The Merchant's Daughter (Paperback)
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Short Description for The Merchant's Daughter In author Melanie Dickerson's latest fairy-tale retelling, loosely based on Beauty and the Beast, Annabel Chapman is forced to work as an indentured servant at Lord Ranulf's manor house. The new lord is said to be beastly in appearance and temperament, but Annabel's greater fear is Bailiff Tom, who has made unwelcome advances upon her in the past. As she works closely with Ranulf, Annabel begins t
- Published: 06 December 2011
- Format: Paperback 288 pages
- ISBN 13: 9780310727613 ISBN 10: 0310727618
- Sales rank: 208,643
Reviews for The Merchant's Daughter
- Top review
A Christian Beauty and the Beast
I love Beauty and the Beast and this retelling is wonderful. I normally do not like historic fiction, this I did not want to put down.
Set in England during the 1300's, The Merchant's Daughter had a real feel for the time period. The characters were complex and the story never dragged. I liked how the heroine Annabelle was strong and brave but all the while searching to understand God better.
This is one story I would recommend to teens and women alike. It is a clean, Christian romance and I give it 4 stars. by Dani Chapman
Captivating, dramatic and moving
After the death of Annabel's father three years ago, her family didn't have money to pay the censum - to keep them from working like the rest of the villagers. Her family managed to bribe the old lord's steward, shirking their duty. But things were about to change when a new lord came to Glynval. Her family needed to pay an expensive fine or work with the people during harvest time while one of them served Lord le Wyse as a servant. There was one other option: Annabel could marry Bailiff Tom who would pay the family's censum. But for Annabel, that was an option she wasn't willing to consider. She volunteered to be Lord le Wyse's servant instead of marrying the bailiff.
Annabel's character was gentle, kind, compassionate, loyal, understanding and loving. She's the kind of girl who was beautiful inside and out. From being a free woman she became a servant, bound to doing heavy household chores and running errands for her lord. She never complained but instead worked hard to fulfill her duties. As she stayed at the manor, she turned out to be a better servant than the ones who have served Lord le Wyse for a longer time. She really cared about her job and her lord. But staying at the manor meant being close to Bailiff Tom and that made her uneasy and scared.
Ranulf, the new lord, was physically beastly according to the people of Glynval. Worse, he had a temper. But his imperfection and temper were the results of his past. He had melancholy and painful experiences that made him who he was. But deep inside, he was a perfect gentleman who looked out for other people and always came to the rescue - mostly to Annabel's rescue. I've encountered characters in other novels that had a hero complex. Ranulf was not one of them. I liked that he acted out of concern and not for attention. Another thing that I liked about him was his concern for the welfare of his servants. He wanted make sure they were fed, safe and didn't have problems.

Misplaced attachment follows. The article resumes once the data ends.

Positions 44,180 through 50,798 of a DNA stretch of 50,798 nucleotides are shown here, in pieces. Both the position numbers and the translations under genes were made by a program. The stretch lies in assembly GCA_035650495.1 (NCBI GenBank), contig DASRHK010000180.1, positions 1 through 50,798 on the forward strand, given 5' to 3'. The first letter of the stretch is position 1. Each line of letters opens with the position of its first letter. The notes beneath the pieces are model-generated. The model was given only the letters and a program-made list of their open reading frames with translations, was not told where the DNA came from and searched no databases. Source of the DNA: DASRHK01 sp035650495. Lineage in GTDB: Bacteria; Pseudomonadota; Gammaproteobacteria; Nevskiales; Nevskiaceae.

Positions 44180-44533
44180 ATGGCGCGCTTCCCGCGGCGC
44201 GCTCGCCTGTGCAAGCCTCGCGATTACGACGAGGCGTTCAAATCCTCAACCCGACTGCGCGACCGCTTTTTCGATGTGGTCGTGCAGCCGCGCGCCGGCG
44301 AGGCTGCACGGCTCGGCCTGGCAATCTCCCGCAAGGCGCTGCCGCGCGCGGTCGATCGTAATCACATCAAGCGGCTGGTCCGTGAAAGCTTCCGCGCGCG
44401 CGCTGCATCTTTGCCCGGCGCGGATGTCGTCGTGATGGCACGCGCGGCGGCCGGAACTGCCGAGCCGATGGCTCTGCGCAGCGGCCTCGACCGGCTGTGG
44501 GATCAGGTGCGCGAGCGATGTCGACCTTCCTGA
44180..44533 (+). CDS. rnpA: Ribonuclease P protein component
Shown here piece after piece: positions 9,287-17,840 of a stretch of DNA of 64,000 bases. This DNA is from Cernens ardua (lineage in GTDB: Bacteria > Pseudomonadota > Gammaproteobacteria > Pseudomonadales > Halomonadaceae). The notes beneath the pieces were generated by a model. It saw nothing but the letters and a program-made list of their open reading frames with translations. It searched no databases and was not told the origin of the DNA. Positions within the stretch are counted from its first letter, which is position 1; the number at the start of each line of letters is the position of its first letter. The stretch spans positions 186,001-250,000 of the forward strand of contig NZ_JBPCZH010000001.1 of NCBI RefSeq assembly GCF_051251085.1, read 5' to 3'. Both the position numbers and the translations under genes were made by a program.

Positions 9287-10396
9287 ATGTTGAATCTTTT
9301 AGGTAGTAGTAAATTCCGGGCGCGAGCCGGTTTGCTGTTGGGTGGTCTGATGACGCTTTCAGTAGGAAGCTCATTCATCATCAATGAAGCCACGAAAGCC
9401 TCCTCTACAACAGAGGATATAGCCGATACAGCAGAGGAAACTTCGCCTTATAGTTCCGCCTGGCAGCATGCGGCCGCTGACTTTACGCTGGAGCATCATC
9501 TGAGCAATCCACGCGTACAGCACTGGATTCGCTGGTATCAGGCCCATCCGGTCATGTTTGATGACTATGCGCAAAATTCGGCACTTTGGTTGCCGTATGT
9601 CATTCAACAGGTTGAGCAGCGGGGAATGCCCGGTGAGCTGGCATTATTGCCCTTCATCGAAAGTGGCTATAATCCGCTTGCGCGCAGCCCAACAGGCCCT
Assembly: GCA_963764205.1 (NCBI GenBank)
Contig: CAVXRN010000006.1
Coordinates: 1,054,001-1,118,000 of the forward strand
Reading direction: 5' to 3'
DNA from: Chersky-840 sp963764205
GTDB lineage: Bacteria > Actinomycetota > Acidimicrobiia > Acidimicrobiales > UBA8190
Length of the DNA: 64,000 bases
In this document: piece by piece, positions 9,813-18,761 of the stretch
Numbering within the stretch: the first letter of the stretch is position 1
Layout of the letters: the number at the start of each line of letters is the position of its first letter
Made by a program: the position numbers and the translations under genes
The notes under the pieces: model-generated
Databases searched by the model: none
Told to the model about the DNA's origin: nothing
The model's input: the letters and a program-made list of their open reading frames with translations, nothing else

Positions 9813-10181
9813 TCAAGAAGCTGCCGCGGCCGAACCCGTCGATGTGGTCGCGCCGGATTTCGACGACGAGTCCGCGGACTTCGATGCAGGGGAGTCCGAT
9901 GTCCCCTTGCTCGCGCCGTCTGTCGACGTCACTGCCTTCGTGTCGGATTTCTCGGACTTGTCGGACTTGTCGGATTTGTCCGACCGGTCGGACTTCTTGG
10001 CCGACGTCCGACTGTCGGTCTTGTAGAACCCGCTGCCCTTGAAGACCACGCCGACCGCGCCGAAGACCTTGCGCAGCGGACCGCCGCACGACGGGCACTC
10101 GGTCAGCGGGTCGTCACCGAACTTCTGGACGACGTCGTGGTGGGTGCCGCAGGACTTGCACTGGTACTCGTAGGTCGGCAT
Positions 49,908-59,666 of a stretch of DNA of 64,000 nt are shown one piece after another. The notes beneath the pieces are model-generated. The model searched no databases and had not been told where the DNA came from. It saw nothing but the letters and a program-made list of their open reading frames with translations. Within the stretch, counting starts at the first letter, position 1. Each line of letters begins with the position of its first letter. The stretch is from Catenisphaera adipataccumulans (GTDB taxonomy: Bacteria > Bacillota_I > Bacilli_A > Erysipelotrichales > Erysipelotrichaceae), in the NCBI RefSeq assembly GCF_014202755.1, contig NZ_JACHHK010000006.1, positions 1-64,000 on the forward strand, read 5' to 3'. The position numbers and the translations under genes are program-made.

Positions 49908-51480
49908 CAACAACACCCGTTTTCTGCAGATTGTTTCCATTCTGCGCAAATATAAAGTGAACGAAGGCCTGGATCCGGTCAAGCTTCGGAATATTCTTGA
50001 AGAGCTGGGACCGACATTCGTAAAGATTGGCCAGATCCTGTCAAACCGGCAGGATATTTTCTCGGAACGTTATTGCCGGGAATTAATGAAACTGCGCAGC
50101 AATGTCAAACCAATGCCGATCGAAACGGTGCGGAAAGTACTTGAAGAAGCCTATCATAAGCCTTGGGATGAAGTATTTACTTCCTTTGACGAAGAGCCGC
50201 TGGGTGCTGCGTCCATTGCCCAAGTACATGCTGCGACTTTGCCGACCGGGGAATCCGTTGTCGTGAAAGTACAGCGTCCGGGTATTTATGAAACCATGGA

Annabel and Ranulf's relationship as servant and lord bloomed into something more. Although it was filled with tension and uneasiness, they've seen past their physical appearance and knew one another in a deeper way through their encounters. The connection between the two was undeniable. Soon tension gave way to understanding, concern and love. I loved how the romance developed between the two: from full-blown awkwardness to sweetness.
The characters in the novel were diverse and realistic. Most of them - the ones who really mattered - were well-developed. I enjoyed reading about them. The plot was interesting and well-thought. Even though I knew how the story of Beauty and the Beast goes, I was never bored with The Merchant's Daughter. The ambiance and culture of Medieval Glynval, England were refreshing. The author gave attention to detail, especially with the parts of the novel related to the judicial system, and I admire her for that.
Captivating, dramatic and moving, The Merchant's Daughter offers a darker, sadder and more romantic version of Beauty and the Beast. I highly recommend this to historical readers, romance readers and retelling fans! by Preciousunder review
The Merchant's Daughter
Thanks to NetGallley and Zondervan for the opportunity to read and review this book.
Retelling of Beauty and the Beast. I just love retellings, and I love books in this time zone.
After Annabel Chapman's father, a wealthy merchant, dies, her family is left with nothing but debt. Annabel choses to work as a servant to the new lord of her village, Lord Ranulf le Wyse rather than marring the repulsive Bailiff Tom. Annabel has heard tales of the lord as a monstrous beast, while he is scarred terribly he couldn't be more "beastly". She begins to respect him; the lord even becomes a haven for Annabel when the bailiff sends unwelcomed advances toward her. While Annabel never intended to marry anyone, she wanted to become a nun, but her family couldn't pay the expenses, she can't help the feeling that start to grow for Lord le Wyse.
I'm not a huge Christian fan, but this book was easy to read even though Annabel reads from the bible every night but I kind of skimmed over those parts. Even though I'm not a fast reader, I read this book within a day. by Sarah